Speaking as part of a webcast organised by MLE Creative Electronics and MediLink West Midlands (MediLinkWM), industry leaders called on the Government and the NHS to improve access to patients, whom they claim are key to the research and development process in the MedTech sector.
There is a significant difference between what people say they do and what they actually do, so to observe techniques will lead to much better products as a result
Steve May-Russell of product development consultancy, Smallfry, said: "Certain areas of medical device development are restrictive because of conditions around talking directly to patients. There's a certain amount of paranoia about medical records and information and secrecy, which is just ridiculous. Patients are going onto websites all the time and sharing all sorts of intimate information, such as how drugs react and their symptoms. People are used to sharing information through texting and blogging and they are willing and happy to share. We could benefit from a bit more openness."
Andrew Gibbs of Warwick Design added: "Legislation is stopping people from getting involved. Patients are very keen to get technology and they know what they want and how they want it delivered. They can be a very powerful influence on development."
Certain areas of medical device development are restrictive because of conditions around talking directly to patients
They said getting patients involved in this way is critical as they often fail to properly use equipment that could be of huge benefit, either because they have not been suitably educated or it has not been designed and delivered in a way best suited to their needs.
May-Russell said: "Good design is appropriate design. We are taking devices away from the experts and the specialists in hospitals and putting them into the homes of people - the target group we call the 'worried well'. We have to design things that are reassuring and satisfying to use and the best ideas come from watching what people do. There is a significant difference between what people say they do and what they actually do; so to observe techniques will lead to much better products as a result."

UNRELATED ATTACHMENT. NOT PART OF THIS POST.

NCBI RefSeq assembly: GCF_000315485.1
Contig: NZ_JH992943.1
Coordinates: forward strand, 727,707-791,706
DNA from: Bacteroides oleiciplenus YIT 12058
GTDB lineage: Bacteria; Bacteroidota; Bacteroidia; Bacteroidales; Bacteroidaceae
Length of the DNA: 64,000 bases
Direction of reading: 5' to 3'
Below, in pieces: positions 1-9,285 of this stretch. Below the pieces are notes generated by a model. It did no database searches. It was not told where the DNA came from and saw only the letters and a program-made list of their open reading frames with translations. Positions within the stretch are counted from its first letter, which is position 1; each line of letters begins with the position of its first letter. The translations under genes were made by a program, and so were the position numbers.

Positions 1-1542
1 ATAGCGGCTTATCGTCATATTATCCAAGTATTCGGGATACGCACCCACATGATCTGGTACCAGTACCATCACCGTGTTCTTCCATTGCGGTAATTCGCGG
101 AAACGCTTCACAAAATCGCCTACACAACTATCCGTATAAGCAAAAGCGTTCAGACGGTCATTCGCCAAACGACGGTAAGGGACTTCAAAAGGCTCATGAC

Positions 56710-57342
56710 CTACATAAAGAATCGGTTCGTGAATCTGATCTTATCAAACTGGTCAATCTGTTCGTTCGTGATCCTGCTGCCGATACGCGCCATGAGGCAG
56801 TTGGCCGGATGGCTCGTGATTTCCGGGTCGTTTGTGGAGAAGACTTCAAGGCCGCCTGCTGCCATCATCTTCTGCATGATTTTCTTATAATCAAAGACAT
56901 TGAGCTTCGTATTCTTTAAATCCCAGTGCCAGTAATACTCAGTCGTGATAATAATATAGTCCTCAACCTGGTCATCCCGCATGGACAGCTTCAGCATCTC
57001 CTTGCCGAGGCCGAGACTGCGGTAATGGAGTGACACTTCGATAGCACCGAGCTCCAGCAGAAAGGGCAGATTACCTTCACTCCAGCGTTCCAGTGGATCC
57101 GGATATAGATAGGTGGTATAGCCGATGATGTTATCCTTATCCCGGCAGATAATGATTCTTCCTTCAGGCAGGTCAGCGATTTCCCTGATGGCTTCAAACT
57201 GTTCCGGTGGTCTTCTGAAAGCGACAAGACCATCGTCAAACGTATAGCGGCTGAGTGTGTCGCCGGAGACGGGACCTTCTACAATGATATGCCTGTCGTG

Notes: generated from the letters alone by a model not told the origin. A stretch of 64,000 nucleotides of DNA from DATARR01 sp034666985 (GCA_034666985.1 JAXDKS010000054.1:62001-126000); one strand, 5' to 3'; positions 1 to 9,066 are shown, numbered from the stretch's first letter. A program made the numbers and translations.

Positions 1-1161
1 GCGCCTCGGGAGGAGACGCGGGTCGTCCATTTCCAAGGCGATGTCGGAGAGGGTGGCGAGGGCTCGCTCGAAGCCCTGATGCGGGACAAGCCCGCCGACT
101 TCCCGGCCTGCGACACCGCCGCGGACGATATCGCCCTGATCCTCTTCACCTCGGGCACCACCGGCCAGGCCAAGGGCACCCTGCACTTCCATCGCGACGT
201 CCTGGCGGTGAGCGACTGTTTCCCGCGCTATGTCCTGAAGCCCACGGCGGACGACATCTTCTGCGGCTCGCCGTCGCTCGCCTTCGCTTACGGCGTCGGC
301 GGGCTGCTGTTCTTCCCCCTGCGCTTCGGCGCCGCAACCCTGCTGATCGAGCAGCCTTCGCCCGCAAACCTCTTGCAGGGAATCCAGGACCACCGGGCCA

In terms of approaching design, asked whether form or functionality was more important, most of those taking part chose form, claiming that how something worked made more of an impact than how it looked, particularly in the medical industry.
Patients are very keen to get technology and they know what they want and how they want it delivered. They can be a very powerful influence on development
Nathan Smallman of mobility aids company, Sculpta Ceramics, said: "When it comes to designing for the medical market, function has to come first. Whereas we do take aesthetics into consideration, ultimately our customers' needs are the most important factor. We have to consider the contour, fit and weight of our products to suit our customers, so the function dictates the form and adds to the overall look of the product."
People are used to sharing information through texting and blogging and they are willing and happy to share. We can benefit from a bit more openness
A dding to the debate, Danny Godrey of product developer, eg technology, continued: "The 'form or function' debate rumbles in most areas of product design. However, I think it is more clear-cut in the medical sector than almost anywhere else. The term medical device is defined clearly in the Medical Device Directive. Essentially, it has to actually do what the manufacturer says it does. While form is clearly an important aspect for both the commercial and ergonomic success of a device, function has to come first."
But May-Russell added that, when you move into the consumer market, aesthetics has an increasingly important role to play. He said: "You can't say one is right and another it wrong, but there are certain times when function has to be a priority and what it looks like is secondary."